On Aug. 5, Apple announced adoption of a new technology to ensure children are protected online. The software includes a new automatic process to detect known images of child sexual abuse materials (CSAM) on iPhones in the U.S. It also offers protections for children seeking to send or receive sexually explicit photos.
announcement was an important breakthrough in the urgent need to protect the most vulnerable members of society, our children. As a shareholder and parent, I applaud this announcement. I encourage the rest of the tech industry to follow suit in adopting this or similar technology. It might have kept my own underage daughter from being groomed online through Facebook
and later abducted and forced into sex slavery.
Improvements in technology, the growing use of mobile devices by kids, and an increase of online usage during the COVID pandemic have exponentially increased the risk to children from sexual predators. In 2020 there were 21.4 million reports of CSAM containing 65.4 million images and videos. Many of these involve children 10 years old or younger. Many more incidents go unreported. 75% of children trafficked or sold for sex are advertised online according to Thorn.
You would think Apple’s announcement would be unarguably good and welcomed by everyone, regardless of their political views. Instead, it unleashed a furious backlash in the tech community. Edward Snowden and others, for example, suggest Apple is creating a “backdoor” that will erode privacy and enable bad actors to access personal messages.
How the technology works
This backlash is misleading and completely misses the point. This new technology is not a backdoor and does not provide Apple with users’ private conversations. Rather, it checks whether the unique numerical identifier of an image (“the hash”) matches any of the unique hashes for known child sexual abuse material (CSAM) held by the National Center for Missing and Exploited Children, a national not-for-profit and the clearinghouse for CSAM in the U.S.
If there are multiple “hits” or matches with known CSAM, only then can Apple see and verify the image and forward it to child safety organizations. This methodology carefully threads the needle of protecting privacy while providing child safety.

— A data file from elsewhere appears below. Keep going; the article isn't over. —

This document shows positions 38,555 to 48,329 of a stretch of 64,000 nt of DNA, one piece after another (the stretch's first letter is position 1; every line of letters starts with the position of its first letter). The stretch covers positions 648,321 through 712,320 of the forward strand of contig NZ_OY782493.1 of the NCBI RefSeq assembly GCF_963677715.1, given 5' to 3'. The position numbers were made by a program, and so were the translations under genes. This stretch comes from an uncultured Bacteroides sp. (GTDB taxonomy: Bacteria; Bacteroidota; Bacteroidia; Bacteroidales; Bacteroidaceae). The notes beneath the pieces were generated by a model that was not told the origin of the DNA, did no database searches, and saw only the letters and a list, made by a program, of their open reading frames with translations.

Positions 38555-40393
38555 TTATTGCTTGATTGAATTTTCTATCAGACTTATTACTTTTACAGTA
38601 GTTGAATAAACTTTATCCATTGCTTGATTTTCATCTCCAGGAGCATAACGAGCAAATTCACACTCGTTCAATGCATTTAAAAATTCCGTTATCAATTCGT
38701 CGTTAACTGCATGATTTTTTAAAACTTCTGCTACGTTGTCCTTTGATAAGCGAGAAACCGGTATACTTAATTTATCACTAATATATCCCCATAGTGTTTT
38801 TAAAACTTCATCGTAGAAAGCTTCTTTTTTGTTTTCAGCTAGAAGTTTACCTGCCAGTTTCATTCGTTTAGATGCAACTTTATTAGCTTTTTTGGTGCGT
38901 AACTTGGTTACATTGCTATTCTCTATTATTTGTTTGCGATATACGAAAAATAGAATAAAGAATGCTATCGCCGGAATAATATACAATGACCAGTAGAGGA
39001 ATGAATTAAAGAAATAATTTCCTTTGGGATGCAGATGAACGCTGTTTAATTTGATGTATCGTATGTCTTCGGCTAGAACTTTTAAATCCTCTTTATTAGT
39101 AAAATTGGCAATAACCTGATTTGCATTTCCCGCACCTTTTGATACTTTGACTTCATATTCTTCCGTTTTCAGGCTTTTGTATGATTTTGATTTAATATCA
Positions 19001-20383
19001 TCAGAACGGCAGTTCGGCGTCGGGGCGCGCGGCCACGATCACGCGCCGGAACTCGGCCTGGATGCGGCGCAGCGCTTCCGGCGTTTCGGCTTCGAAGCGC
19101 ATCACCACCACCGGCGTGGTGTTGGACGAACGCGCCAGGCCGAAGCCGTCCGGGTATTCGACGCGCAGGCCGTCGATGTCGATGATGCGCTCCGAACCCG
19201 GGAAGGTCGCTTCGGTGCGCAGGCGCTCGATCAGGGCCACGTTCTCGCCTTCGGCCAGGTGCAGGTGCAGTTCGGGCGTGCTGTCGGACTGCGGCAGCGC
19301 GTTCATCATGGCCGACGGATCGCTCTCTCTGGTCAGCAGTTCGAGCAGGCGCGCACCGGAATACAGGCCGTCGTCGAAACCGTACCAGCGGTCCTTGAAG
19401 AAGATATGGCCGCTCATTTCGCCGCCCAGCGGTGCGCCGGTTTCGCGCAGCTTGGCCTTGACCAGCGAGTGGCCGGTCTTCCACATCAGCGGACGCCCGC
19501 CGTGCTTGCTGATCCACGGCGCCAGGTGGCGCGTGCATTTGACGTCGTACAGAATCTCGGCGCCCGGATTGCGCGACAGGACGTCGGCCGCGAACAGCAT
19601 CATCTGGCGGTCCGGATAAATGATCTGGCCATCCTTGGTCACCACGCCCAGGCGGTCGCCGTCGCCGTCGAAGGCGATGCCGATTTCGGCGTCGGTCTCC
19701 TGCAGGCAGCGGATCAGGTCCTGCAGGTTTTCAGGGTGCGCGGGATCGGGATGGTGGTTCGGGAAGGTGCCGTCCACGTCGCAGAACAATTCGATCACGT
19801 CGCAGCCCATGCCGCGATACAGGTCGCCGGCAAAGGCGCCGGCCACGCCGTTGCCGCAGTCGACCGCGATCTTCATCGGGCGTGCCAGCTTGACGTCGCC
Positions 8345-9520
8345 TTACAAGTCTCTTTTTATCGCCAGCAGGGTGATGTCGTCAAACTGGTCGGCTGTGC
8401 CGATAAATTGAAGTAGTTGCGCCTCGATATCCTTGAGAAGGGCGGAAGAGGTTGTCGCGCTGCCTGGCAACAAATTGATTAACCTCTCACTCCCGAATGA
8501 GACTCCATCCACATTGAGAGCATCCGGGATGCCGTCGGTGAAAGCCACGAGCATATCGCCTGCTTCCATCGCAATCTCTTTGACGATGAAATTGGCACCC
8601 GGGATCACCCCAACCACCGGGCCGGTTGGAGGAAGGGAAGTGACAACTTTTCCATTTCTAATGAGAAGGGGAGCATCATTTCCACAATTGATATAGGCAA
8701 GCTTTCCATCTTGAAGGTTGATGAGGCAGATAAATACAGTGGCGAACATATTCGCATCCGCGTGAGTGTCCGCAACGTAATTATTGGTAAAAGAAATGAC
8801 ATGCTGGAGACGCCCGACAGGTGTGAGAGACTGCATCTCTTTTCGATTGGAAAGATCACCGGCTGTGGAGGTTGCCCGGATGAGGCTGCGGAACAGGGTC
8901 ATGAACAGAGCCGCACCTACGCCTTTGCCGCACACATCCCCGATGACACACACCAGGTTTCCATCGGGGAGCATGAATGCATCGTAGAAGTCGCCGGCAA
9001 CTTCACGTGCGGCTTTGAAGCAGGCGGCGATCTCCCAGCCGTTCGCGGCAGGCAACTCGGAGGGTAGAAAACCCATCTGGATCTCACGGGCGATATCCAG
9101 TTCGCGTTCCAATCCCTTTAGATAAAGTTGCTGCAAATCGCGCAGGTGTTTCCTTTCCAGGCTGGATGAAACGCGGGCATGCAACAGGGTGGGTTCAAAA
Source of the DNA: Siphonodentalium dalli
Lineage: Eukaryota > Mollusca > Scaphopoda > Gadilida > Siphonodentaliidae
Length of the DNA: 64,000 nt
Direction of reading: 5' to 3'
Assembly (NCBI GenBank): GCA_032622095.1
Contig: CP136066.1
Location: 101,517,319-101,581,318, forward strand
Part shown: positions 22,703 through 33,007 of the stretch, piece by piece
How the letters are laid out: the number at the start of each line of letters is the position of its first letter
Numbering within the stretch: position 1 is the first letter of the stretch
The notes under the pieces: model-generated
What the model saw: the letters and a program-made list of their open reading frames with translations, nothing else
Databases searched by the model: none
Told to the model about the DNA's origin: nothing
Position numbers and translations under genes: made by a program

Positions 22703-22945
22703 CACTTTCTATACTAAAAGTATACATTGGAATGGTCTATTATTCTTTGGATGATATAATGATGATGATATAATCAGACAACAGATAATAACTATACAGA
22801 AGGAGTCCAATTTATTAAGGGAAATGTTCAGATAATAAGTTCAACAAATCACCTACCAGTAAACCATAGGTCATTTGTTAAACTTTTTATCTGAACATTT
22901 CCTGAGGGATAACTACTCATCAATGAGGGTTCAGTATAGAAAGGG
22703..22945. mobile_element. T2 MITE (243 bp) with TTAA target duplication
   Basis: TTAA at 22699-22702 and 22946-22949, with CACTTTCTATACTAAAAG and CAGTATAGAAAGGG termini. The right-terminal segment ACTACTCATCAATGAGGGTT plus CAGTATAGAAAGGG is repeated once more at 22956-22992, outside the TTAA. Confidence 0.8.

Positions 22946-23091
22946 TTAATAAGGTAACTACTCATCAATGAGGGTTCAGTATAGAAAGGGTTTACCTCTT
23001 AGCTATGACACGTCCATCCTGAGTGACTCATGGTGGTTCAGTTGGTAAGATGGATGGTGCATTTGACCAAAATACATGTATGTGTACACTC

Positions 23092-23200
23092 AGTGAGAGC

Tech companies already provide automatic features that detect unusual activity, such as protecting your device or encrypted messages from viruses and rooting out your spam email. We don’t complain when tech companies warn us of malware on our computers or banks detect misuse of our credit cards to prevent theft. By taking steps to identify and detect horrendous child sexual abuse, the tech industry can demonstrate how it is keeping our children safe and potentially avert more extreme legal and regulatory action from concerned governments around the world.
In October 2017, Pope Francis, Catholic leaders, and global experts from six continents held a Child Dignity World Congress aimed at fighting online child sexual abuse. UNICEF presented the results of a joint study with the London School of Economics that found between 32% to 68% of children had viewed sexual images online. Pope Francis urged investors to join the fight against child exploitation online.
In 2018, investors including the Christian Brothers Investment Services, Proxy Impact, Maryknoll Sisters, the Benedictine Sisters of Virginia, and the Sisters of St. Dominic of Caldwell, N.J., and myself, took up the call.